New Delhi,By K Natwar Singh,September,04,2015;-As of now the Congress Party has four intellectuals. Jairam Ramesh is one of them. He combines subtlety of mind with openness of character. An engaging individual with a perpetual and benignly mischievous grin, he has the knack of turning up at the right place at the right time.
He is a laptop wizard. And he is TV savvy. I know him well. Whether this does me any credit is a moot point.
His last book, “Green Singlas”, I used as a sleeping pill. The present volume (To The Brink and Back: India’s 1991 Story) is likely to have a long shelf life.
The 1991 story needed to be told. At that time, Ramesh converted himself into an insider unwebbing the bureaucratic web. He sat on the economic Reform high table. He became a key figure in Narasimha Rao’s fluid establishment.
Generally, economists are not known for writing gripping prose (Keynes is an exception). Jairam has written with panache and verve. I did, however, skip the last twenty seven pages — the microscopic print was an assault on my ageing eyes.
The 1991 economic reforms were Narasimha Rao’s inspired undertaking. He showed unusual grit and determination. His first choice was I.G. Patel, who declined for reasons of indifferent health. If memory serves me right, Manmohan Singh had very recently produced the South South Commission’s report. It had a non-alignment flair. It was promptly jettisoned.
The PM gave his finance minister full backing, and Manmohan delivered. He is the best finance minister India has had. This cannot be said of his Prime Ministership – but he is an outstanding number two.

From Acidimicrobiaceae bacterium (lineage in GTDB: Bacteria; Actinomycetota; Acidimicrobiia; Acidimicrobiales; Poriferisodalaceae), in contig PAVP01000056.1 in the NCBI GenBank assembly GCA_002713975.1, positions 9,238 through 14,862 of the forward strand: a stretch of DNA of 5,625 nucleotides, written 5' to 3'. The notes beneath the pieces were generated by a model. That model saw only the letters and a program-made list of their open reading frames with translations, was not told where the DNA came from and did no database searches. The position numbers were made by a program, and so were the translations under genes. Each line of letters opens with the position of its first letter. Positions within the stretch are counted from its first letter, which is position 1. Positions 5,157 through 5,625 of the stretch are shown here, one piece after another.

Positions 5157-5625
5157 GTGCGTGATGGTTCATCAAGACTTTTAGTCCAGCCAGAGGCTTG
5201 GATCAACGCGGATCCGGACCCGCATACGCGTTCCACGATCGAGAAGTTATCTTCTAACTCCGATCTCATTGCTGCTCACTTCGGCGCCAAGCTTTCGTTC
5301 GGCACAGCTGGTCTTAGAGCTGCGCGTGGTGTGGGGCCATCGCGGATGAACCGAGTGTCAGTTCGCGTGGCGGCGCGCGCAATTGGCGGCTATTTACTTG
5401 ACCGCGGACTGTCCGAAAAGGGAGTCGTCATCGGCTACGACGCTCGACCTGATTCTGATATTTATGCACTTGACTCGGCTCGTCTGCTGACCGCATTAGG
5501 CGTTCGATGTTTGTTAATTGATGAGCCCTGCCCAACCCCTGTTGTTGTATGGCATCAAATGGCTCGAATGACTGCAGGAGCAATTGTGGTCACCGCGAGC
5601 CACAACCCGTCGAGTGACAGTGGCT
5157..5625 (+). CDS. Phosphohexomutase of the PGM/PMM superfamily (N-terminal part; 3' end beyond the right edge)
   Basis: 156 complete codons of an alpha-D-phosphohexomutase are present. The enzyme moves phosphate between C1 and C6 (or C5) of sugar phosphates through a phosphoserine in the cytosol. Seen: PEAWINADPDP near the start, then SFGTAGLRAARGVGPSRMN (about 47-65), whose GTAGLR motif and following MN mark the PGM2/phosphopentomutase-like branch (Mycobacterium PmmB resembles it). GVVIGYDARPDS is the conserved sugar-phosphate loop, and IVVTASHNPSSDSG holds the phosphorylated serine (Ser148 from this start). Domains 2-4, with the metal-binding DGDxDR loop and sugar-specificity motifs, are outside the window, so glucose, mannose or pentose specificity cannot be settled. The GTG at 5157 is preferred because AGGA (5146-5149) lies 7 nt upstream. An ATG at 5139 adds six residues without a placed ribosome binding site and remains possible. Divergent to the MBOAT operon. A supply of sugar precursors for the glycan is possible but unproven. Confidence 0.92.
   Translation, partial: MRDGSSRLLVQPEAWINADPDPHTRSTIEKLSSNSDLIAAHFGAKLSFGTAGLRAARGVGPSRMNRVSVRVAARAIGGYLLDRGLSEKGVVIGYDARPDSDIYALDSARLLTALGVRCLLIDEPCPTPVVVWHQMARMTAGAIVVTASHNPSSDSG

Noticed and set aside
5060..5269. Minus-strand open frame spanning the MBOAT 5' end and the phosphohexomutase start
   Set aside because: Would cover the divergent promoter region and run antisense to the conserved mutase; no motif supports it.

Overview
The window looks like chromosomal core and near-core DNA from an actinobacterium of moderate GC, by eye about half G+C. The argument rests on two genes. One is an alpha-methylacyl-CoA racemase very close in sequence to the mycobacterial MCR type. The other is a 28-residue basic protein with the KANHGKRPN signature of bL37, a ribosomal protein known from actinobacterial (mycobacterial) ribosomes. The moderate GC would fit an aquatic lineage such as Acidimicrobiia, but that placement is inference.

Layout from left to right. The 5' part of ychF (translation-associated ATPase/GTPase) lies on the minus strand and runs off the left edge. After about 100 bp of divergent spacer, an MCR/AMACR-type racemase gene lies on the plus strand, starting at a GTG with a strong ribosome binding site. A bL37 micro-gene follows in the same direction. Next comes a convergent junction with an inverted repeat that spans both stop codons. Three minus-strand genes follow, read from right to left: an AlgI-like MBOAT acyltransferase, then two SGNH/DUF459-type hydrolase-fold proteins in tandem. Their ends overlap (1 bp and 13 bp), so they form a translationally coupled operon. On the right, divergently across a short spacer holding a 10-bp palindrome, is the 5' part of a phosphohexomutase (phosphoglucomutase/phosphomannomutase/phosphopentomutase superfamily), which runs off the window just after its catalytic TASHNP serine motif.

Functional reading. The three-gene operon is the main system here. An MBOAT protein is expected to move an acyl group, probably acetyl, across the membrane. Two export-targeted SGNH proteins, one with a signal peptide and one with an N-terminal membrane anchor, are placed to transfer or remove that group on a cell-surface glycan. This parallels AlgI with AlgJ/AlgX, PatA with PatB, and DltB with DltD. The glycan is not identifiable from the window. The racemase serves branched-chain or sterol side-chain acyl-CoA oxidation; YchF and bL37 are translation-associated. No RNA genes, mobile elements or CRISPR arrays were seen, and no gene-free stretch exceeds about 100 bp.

The PM had a strong team for the selling of the Reform Package. Pranab Mukerjee, P. Chidambaram, Montek Singh Ahluwalia, A.N. Verma.
Parliament was not fully for the reforms and the new industrial policy, neither senior members of the Congress were, nor the Left. The corporate sector was apprehensive. It had it so good for decades under the Licence Raj.
Soon they came round, and suddenly a dozen dollar billionaires emerged. The economists were divided. P.N. Dhar, I.G. Patel and Narasimha Rao were for the reforms; thirty-five leading ‘Left’ economists were opposed.
These included former members of the Planning Commission like Hanumant Rao, Arun Gosh, Rajni Kothari, and Ashok Mitra.
In the annexure, six of the names of the thirty-five are given. For once P.V. dug in his heels. A revolutionary Budget was introduced in Parliament on 24.7.1991 by Manmohan Singh. Earlier, on 9.7.1991 the PM made a fighting speech over All India Radio recommending the reforms. Jairam takes credit for writing this speech.
On July 15, Narasimha Rao made the speech of his life.
“What have I done? What had the government done? We know that there are alternatives to what we have done. We have only salvaged the prestige of this country. Samutpanneardhamtyajatipandit ah. This is precisely what we have done. I do not say that the economy has been booming or is going to boom immediately. What I am saying is SarvansheSamputanne.
The translation is provided by Jairam…
“The Sanskrit saying in the prime minister’s speech means that the wise man, in the event of total ruin, wriggles out by giving up some of his possessions, this done in the hope that he will save himself from total destruction by using what is left properly.”
You can’t quarrel with this. The motion of confidence was not carried.
“And so we lived another day”, writes Acharya Jairam Ramesh.
A non-economic chapter is unexpectedly introduced – “The Prime Minister Gorbachev Goof-up”.
He quotes me at some length. I criticised the PM for unnecessarily casting a shadow on our relations with the Soviet Union. I was not the only one who had done so. The final chapter is a hyperbolic panegyric on Narasimha Rao.
To claim that the Congress party did not treat Rao shabbily is to economise on the truth.